Today’s post is by Paul Jenkins. Paul is a self-identified writing newbie, theology-lover, and in his better moments, an amateur evangelist. Paul and his wife, Susannah, attend Harvest Bible Chapel in London, Ontario. Paul co-authors the blog Laodecia Press and can be found on Twitter at @PJenkins70.
In Islam, Ramadan is a special month which is devoted to fasting, prayers, self-examination, scripture recital and reading, and deeds of charity. It is really interesting to read about this holiday which is certainly more religious for the average Muslim than Christmas is for the average professed ‘Christian’. The mandatory nature of this holiday is due to it being part of the fourth pillar of Islam.
What is even more interesting about Ramadan is that many of the main practices of this occasion are compliant with Christian beliefs and practices. The Bible specifically teaches on, and in some cases, commands Christians to do many of these things. Prayer, acts of charity and generosity, fasting, and reading/memorization/recital of Scripture are clearly laid out as acts that give glory to God. The Bible even references occasionally abstaining from marital relations for a time (1 Corinthians 7:5), which is part of Ramadan.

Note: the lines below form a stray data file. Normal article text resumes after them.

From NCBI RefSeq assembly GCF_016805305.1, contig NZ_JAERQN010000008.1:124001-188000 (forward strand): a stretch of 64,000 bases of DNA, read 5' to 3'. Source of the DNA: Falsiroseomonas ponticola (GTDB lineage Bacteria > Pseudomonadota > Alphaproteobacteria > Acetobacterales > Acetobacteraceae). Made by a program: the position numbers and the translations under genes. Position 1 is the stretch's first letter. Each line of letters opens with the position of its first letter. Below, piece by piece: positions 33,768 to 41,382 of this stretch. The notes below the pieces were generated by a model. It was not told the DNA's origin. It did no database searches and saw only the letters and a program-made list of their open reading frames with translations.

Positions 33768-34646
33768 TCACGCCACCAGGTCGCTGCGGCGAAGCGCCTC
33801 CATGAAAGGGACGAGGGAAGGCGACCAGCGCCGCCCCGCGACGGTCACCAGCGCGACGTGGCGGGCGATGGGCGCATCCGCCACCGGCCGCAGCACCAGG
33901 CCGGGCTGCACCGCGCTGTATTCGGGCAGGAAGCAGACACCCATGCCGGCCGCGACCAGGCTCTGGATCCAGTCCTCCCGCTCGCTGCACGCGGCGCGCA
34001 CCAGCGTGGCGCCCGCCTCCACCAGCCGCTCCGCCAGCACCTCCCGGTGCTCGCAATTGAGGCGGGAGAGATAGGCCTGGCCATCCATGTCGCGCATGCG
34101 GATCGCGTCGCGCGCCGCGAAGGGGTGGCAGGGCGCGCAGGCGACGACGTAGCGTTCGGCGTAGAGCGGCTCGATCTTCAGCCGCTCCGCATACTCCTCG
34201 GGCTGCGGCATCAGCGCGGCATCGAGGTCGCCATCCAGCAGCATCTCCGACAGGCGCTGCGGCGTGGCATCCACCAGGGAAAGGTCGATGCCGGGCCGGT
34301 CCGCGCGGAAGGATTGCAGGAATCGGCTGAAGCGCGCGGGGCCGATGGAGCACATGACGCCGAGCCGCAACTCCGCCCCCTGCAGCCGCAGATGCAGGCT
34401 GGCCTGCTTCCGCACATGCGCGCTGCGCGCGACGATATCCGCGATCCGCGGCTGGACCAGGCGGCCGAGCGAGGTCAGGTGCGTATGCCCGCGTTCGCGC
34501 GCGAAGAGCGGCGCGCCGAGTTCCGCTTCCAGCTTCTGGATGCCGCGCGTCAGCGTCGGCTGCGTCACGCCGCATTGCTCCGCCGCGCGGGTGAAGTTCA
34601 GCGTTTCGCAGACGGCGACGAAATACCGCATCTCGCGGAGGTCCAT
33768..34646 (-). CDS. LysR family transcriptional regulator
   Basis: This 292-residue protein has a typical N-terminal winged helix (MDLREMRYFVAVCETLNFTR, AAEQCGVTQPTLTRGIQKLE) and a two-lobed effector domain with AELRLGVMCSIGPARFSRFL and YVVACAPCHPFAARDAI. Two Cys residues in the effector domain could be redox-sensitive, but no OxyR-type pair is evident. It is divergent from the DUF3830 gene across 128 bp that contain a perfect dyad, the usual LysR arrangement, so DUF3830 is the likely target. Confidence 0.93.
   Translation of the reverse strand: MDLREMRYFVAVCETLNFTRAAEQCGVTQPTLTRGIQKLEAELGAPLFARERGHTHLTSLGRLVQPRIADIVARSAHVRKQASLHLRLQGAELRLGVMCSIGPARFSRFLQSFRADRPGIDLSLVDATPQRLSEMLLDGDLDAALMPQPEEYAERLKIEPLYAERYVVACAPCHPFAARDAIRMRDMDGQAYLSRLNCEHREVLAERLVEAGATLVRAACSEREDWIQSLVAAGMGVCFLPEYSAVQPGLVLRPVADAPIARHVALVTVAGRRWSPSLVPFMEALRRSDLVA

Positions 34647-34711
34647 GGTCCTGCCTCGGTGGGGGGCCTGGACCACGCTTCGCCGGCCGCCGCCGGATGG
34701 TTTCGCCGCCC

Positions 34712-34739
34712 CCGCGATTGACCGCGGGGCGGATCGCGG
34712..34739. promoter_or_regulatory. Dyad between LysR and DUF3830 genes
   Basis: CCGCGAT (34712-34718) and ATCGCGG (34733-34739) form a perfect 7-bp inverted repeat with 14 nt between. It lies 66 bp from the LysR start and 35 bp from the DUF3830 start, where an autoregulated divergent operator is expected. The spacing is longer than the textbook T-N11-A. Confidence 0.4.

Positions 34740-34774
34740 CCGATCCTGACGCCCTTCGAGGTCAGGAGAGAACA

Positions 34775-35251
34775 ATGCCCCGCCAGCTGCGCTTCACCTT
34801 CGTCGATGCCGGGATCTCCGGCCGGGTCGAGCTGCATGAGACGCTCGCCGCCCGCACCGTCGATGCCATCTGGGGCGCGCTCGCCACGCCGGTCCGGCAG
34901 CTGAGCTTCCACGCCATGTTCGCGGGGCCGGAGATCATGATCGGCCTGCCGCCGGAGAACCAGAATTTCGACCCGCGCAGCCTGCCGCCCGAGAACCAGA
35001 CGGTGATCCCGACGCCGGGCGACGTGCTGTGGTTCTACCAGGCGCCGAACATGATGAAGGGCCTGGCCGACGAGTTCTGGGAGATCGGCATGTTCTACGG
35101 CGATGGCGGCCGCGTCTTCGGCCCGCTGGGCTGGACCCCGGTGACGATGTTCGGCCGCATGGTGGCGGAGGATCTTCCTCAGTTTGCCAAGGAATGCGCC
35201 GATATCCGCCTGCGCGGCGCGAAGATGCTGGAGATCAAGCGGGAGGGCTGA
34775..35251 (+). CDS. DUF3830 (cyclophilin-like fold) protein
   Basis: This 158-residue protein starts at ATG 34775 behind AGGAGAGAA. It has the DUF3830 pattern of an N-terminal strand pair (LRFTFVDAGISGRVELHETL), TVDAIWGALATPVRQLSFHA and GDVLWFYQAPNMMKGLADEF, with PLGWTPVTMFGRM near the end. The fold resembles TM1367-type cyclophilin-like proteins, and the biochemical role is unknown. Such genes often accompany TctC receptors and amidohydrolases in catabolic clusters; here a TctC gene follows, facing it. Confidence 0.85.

There are things that I admire about orthodox Muslims who practice Ramadan. They demonstrate a lot of discipline, self-control, devotion, and dedicate themselves to their scriptures. Conservative Muslims also demonstrate a lot of concern to follow orthodox, historical doctrines of their faith. Sadly, many Christians are devoid of these qualities.
On the surface, Ramadan seems like a holiday that even a Christian could practice. But the Bible says this:
“For the Lord sees not as man sees: man looks on the outward appearance, but the Lord looks on the heart.”
(1 Samuel 16:7b)
A Muslim would probably agree with this principle. But beyond the outward rituals, what is Ramadan really about?
In my reading, which did include more than just Twitter (searching #Ramadan is really interesting – try it), much of the spirit of Ramadan is to ‘earn your Paradise’,1 and to receive forgiveness for your sins by demonstrating your devotion to the Qur’an and cleansing yourself from your sin. Everything is on a scale – ensuring that your level of commitment and self-denial can outweigh the negative effects of your sins. In a sense, the obedience to Allah is done to show that you are a good Muslim, and want to do everything possible to ensure you reach Paradise.
Ramadan is a perfect example of the radical difference between biblical Christianity and Islam. Islam, along with many other religions, seeks to earn the favor and forgiveness of God by obeying his commands. The good deeds must outweigh the bad deeds on God’s cosmic scale. Whether this is 5 pillars, 10 commandments, attaining Nirvana, increasing Karma, or any of the countless rules and regulations found within each religion, the foundation is always that I must do for God to love and forgive me.